Clearing Liver Wind – a breakthrough

This needs a little background; I will be as brief as possible. In my Chinese Medicine books and research, Parkinson’s is described succinctly as internal pathogenic Liver Wind. In short, the liver is not functioning well, and “wind” causes things to shake and tremble, i.e., internal tremors.

Last month, I reviewed The Yellow Emperor’s Classic of Medicine again. Subsequent to explaining how the Heaven and Earth and all of the elements of nature as well as the seasons relate to one’s health, the Yellow Emperor’s physician then explains a course of events and health issues (many of which I began experiencing in 2009) that lead to “Finally, when autumn arrives it is likely to be particularly harsh, and rapid decline in nature would be obvious. At this time, one’s liver is particularly vulnerable to illness.” Page 259. When autumn arrived in 2009, I began having internal tremors.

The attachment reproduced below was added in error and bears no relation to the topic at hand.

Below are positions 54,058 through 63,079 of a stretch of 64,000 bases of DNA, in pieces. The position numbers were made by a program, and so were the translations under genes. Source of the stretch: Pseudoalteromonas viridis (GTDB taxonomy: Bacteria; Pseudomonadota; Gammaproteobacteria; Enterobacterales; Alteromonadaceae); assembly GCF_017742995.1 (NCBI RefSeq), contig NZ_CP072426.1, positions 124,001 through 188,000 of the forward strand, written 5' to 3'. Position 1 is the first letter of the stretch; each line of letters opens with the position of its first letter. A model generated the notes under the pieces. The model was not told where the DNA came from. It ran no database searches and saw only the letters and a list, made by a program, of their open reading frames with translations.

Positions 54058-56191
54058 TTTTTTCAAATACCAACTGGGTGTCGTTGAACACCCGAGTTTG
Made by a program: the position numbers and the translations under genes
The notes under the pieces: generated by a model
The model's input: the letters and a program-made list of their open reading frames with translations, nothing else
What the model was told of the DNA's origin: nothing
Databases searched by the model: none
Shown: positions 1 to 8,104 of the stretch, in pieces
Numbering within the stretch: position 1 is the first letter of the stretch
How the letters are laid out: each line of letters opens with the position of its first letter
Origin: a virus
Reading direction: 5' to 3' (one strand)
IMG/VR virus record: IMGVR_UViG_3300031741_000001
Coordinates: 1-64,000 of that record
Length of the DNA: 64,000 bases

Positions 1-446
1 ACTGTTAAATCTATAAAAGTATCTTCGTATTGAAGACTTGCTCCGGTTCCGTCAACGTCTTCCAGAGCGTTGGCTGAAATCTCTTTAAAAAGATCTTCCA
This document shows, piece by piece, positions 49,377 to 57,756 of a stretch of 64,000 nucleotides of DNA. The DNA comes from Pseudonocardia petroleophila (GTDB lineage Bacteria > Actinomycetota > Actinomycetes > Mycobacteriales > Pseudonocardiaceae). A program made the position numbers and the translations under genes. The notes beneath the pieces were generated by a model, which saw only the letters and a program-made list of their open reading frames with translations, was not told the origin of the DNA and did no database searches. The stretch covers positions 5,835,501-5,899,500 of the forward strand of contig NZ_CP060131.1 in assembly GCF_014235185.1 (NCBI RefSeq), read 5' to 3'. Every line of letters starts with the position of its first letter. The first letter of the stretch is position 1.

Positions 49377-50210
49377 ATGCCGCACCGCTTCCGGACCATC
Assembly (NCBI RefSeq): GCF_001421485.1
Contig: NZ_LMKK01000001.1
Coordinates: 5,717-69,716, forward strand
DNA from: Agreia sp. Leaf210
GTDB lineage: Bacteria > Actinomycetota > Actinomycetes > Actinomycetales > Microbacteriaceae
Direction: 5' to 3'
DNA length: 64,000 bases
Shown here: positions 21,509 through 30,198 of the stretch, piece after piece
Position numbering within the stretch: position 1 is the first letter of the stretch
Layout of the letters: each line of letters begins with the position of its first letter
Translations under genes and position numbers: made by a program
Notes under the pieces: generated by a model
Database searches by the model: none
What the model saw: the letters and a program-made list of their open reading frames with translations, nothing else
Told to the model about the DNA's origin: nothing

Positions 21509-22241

For about 7 months, I have been doing daily QiGong for liver deficiencies. Two weeks ago, I came across the first Chinese Medicine book I had read. It is called The Complete Illustrated Guide to Chinese Medicine, by Tom Williams. I found a sitting form of QiGong exercise that Mr. Williams refers to as “Form 3 of the Sitting Form Brocade Exercises.” It is for strengthening the liver and clearing internal pathogenic Liver Wind. On page 201 of the book, it states: “Sit upright with legs crossed. The palms should be held inward toward the Dantian (step 1). Turn the trunk to the left and to the right 15 times (step 2). Interlock the fingers and turn the hands to face away from the body; push outward eight times (step 3). Strike the teeth and swallow the saliva. Finish by meditating quietly.”

My breakthrough — this exercise makes me sweat (about the only time I have broken a sweat since November is every morning for the last two weeks when I have performed this exercise). Also, while meditating for a couple of minutes after the exercise, I have no tremors. It is the only time I am sitting still and experiencing no tremors. It’s a start.

All my best,

Howard

 

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